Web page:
roughly speaking, to a Galoisequivariant splitting [i.e., relative to the global abso
lute Galois groups that appear] of the prime decomposition trees of Remark 4.3.1,
(ii) which is absurd [cf. [IUTchII], Remark 2.5.2, (iii), for a more detailed discus
sion of this sort of phenomenon]. This phenomenon of the nonsynchronizability
of indeterminacies arising from local and global absolute Galois groups is reminis
cent of the discussion of [EtTh], Remark 2.16.2. On the other hand, by Corollary
2.5, one concludes in the present situation the highly nontrivial fact that
(v) The property observed at v Varc in (iv) is somewhat weaker than the
rather strong property observed at v Vbad in (iii). In the present series of pa
pers, however, we shall only be concerned with such subtle factorization proper
ties at v Vbad , where we wish to develop, in [IUTchII], the theory of Hodge
Arakelovtheoretic evaluation by restricting certain cohomology classes via an ar
row J H appearing in a factorization J H G of the sort discussed
in (i). In fact, in the context of the theory of HodgeArakelovtheoretic evaluation
that will be developed in [IUTchII], a slightly modied version of the phenome
non discussed in (iii) which involves the additive version to be developed in
6 of the multiplicative theory developed in the present 4 will be of central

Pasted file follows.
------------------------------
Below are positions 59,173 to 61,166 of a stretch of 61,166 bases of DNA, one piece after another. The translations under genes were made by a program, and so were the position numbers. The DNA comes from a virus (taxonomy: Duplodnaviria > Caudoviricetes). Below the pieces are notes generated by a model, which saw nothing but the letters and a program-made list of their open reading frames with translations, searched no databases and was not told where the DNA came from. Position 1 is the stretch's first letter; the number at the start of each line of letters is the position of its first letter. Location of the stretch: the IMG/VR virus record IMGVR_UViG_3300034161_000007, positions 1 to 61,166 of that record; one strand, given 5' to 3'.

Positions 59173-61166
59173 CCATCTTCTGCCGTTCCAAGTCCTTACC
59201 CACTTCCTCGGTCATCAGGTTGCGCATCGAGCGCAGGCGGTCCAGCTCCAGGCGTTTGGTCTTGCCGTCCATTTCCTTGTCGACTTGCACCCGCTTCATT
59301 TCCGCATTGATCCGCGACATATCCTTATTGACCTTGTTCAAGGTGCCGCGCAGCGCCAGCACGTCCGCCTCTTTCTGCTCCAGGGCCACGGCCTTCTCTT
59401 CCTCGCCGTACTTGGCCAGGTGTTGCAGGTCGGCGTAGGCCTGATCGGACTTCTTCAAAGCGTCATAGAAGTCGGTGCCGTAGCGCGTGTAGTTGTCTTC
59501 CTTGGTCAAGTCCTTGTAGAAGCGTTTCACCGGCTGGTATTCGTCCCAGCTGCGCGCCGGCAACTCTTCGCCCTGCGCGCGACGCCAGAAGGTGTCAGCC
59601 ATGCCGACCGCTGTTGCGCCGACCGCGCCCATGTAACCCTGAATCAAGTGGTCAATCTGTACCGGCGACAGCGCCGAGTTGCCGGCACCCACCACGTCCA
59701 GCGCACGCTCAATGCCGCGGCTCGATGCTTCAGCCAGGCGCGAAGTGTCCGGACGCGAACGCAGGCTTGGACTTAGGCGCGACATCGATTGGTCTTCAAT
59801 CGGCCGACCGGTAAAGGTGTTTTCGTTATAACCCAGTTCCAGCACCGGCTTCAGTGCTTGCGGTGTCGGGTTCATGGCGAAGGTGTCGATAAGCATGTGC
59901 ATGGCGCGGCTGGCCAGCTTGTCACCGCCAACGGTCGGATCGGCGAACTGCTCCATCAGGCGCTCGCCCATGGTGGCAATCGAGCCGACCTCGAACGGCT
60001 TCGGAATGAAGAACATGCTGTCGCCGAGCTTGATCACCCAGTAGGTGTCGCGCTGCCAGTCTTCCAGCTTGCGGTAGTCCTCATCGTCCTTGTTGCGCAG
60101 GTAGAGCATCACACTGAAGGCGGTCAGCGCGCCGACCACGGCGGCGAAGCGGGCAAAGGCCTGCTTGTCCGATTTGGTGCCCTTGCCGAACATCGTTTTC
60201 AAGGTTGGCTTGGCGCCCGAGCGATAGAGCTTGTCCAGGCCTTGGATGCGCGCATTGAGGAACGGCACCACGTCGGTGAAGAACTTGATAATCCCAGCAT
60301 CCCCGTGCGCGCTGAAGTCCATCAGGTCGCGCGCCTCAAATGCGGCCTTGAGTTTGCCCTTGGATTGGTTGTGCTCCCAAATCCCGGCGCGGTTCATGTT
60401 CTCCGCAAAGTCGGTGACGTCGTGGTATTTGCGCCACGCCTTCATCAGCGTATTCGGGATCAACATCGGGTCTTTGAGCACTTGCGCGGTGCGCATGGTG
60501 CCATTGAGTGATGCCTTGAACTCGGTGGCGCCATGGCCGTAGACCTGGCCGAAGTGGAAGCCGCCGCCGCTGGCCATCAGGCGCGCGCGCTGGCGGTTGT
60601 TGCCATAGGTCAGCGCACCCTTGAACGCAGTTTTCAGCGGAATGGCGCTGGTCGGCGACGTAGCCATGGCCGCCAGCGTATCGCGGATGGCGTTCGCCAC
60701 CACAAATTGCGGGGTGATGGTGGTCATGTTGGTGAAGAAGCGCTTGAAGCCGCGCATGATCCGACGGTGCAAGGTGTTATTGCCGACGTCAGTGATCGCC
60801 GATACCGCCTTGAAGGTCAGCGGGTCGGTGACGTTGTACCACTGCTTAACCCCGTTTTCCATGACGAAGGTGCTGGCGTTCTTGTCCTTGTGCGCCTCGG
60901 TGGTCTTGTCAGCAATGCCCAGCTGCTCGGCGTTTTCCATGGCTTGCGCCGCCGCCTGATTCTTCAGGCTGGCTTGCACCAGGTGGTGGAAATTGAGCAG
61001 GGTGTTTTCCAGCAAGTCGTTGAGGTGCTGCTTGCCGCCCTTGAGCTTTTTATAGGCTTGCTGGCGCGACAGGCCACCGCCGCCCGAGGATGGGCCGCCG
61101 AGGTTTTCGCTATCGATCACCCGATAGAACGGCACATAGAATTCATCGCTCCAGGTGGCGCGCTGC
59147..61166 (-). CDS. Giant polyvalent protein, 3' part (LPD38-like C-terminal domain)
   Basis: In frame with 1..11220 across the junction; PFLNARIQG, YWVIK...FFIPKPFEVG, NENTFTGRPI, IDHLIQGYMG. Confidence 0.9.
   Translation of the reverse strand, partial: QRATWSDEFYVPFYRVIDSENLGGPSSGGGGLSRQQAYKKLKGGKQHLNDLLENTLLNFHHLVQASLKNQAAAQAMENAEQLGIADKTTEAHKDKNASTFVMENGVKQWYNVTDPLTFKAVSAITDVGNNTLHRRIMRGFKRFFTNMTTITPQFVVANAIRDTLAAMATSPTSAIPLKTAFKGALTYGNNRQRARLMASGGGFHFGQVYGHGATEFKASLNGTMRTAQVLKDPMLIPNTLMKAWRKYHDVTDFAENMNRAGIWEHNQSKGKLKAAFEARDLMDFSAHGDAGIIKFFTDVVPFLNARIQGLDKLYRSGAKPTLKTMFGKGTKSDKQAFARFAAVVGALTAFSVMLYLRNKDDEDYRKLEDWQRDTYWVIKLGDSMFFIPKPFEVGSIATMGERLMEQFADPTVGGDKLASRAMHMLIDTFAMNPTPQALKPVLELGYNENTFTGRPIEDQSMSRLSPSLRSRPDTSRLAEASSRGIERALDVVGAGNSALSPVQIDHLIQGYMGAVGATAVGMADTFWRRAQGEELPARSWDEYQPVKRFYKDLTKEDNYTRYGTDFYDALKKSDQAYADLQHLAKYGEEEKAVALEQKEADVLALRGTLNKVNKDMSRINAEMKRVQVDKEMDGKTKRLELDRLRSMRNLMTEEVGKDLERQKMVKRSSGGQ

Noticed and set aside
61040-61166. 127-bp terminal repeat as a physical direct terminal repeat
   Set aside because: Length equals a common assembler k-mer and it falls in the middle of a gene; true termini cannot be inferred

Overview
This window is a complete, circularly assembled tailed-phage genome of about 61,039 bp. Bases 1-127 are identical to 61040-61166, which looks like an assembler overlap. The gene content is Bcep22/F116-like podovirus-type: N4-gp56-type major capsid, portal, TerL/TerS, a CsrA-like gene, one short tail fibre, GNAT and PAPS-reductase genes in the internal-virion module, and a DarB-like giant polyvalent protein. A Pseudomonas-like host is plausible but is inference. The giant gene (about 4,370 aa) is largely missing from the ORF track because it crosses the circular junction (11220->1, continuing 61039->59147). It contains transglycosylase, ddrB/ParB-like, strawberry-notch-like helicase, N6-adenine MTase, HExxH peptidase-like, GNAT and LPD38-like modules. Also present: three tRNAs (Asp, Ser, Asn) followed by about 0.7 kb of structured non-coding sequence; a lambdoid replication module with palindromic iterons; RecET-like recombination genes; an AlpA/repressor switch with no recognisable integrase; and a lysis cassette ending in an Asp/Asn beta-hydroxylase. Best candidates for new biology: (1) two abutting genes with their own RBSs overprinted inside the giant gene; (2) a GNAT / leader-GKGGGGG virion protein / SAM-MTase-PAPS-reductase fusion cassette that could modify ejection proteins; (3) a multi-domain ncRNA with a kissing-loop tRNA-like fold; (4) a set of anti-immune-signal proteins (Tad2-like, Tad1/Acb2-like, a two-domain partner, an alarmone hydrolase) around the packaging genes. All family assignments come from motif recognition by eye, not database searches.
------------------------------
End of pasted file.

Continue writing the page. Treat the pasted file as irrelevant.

importance.
INTERUNIVERSAL TEICHMULLER THEORY I 99
Denition 4.6.
to be a pair of polymorphisms
D J DJ ;
D D
where DJ DJ is a capsulefull polyisomorphism [cf. 0]; D D is a
polymorphism which is an Aut ( D ) [or, equivalently, Aut ( D )] orbit [cf. the
discussion of Example 4.3, (i)] of isomorphisms which are compatible with NF ,
NF
. There is an evident notion of composition of morphisms of DNFbridges.
to be a pair of polymorphisms
D J DJ ;
D > D>
where DJ DJ is a capsulefull polyisomorphism; D> D> is the full
polyisomorphism which are compatible with
, . There is an evident
notion of composition of morphisms of Dbridges.
where NF
is a DNFbridge; is a Dbridge such that there exist
isomorphisms
D D ; D D J ; D > D>
100 SHINICHI MOCHIZUKI
NF
conjugation by which maps NF , . A(n) [iso]morphism of D
DJ .
(ii) For each j J, restriction at the various v V [cf. Example 4.5] via the
portion of NF
, indexed by j determines an isomorphism of Fl torsors
LC
j : LabCusp( D ) LabCusp( D> )
such that LC
j is obtained from LC
1 [where, by abuse of notation, we write 1 J
for the element of J that maps via to the image of 1 in F l ] by composing with
the action by (j) Fl .
[ ] LabCusp( D )
such that for each j J, the natural bijection LabCusp( D> ) F l of the
LC LC
second display of Proposition 4.2 maps j ([ ]) = 1 ( (j) [ ]) (j). In